bill k: no, i really don’t think it’s fair to say stan lee was in a differnet genre… to me that feels like a cop out because stan lee’s ideas were so important that we are afraid to recognize that the man can’t write… it’s like oscar winning films of the twentieth century pretty much all hold up… pulitzer prize winning books pretty much all hold up… stan lee’s writing on fantastic four is laughable now. i can sit you down in front of the great films of the past (citizen kane, ran, the seven samurai, his girl friday, the third man, etc, etc) and none of them are gong to feel laughable…

of course on some level it is a subjective call… i just feel like if people were really honest with themselves then they would admit that we give stan lee a pass on his writing b/c of nostalgia and b/c we recognize the importance of the ideas…

Scott, why is it so hard to accept that some people prefer Lee? Do we really have to be such snobs about what we like? They like him, they think he’s great. I doubt you’re going to persuade people by being rude and insinuating that they are a bunch of uncultured phillistines for liking his work. For what it’s worth, I find Bendis’ dialogue to be grating. I hate how his characters…

…don’t always finish their sentences. And the way they…and the way they just…they just…it’s like get on with it already!

(Do people really speak like this?)

Sorry for the multiple posts, but i just wanted to point out, you can really pick apart anyone’s dialogue and style of writing, no matter who. Let’s see in 40 years or so how the writings of Gaimen, Moore, Brubaker, Bendis, Morrison, etc hold up.

scott robotdg

May 2, 2008 at 9:52 pm

walid: fair enough. but just to be clear my point was less that lee fans are philstines and more that i think people go too easy on him. but you’re right that my rhetoric gets a little wide-swinging…

Walid, I think I that Bendis IS the mainstream comic book writer that is the most realistic at dialogue. And that isn’t necessarily a good thing, as real life conversations very rarely have very dramatic or interesting structures. They’re mostly confusing, meandering, inchoate, abrupt, and almost always undramatic.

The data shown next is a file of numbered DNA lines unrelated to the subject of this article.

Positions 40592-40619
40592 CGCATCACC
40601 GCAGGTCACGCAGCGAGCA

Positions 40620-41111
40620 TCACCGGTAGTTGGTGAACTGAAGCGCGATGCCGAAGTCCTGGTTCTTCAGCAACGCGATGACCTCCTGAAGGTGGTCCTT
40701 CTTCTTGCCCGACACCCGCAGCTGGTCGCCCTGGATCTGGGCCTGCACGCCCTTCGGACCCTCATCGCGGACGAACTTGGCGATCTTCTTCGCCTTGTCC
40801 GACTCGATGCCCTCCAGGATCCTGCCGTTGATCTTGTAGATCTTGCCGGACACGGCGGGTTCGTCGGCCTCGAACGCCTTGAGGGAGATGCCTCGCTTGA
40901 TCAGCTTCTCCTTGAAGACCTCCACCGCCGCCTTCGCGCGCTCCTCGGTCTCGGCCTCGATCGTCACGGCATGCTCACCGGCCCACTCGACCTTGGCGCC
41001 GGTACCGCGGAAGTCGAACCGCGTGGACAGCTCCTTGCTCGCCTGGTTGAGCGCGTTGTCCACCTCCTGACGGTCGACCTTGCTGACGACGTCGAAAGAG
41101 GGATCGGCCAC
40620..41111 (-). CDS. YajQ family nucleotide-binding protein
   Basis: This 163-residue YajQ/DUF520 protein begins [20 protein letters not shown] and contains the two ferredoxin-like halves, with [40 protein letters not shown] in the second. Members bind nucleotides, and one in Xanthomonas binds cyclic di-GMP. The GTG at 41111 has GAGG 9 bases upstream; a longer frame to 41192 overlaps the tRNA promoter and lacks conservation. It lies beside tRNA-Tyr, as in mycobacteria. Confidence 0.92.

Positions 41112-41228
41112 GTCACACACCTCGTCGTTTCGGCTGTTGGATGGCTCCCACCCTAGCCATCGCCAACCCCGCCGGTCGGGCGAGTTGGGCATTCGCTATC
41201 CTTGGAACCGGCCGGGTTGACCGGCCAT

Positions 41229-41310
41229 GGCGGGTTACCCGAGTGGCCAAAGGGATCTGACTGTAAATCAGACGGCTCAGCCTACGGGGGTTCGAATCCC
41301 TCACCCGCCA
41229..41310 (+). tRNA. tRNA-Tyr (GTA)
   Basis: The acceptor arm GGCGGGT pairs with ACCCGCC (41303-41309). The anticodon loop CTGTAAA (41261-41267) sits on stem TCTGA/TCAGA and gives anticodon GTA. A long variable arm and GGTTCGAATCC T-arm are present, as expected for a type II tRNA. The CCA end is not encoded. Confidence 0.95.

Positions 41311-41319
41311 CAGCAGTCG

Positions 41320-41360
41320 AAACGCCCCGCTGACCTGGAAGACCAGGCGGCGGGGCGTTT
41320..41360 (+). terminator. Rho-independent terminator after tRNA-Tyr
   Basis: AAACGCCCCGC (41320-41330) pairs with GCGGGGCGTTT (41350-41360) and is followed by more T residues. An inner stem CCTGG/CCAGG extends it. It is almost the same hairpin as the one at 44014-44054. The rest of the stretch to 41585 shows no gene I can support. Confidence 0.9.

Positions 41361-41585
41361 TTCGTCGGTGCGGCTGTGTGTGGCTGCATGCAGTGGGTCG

To me Rene, it just doesn’t ring true. I mean, it does to a certain point, I feel that he just exaggerates it to a unrealistic degree. Then again, it might just me. At this point, I tend to follow artists and characters more than writers.

For what it’s worth, I do tend to find Lee’s 1960s work somewhat campy, but at the same time, it does lend quite a bit of charm to the work. And that’s a good thing.

(Btw, I’m wwk5d, I posted my name by accident lol).

Whoop, meant to say I’m Walid lol…I need more caffeine!

mike andrew: my god, you are an idiot. i don’t want to hurt your head with semantics but the argument that stan lee was better writer than his contemporaries is different than stan lee was a strong writer. i dare you to read FF#1 and then pretty much anything by Vaugh, Bendis, Brubaker, etc and then look yourself in the mirror and say Stan Lee could write dialogue. no, seriously, go do it. now.

It amuses me you can’t spell my name.

Don’t get me wrong, though: I’m totally with you on Fantastic Four number one. (OK, Bendis’ team books probably aren’t as good, but that doesn’t detract from, well, everything else he wrote. Especially Total Sell-Out, which was unfairly ignored on the top five Bendis countdown. And I absolutely hated A Complete Lowlife, though I haven’t read it in years – And my opinion’s pretty flexible. and I have MAJOR problems with Vaughans (note spelling) long form work –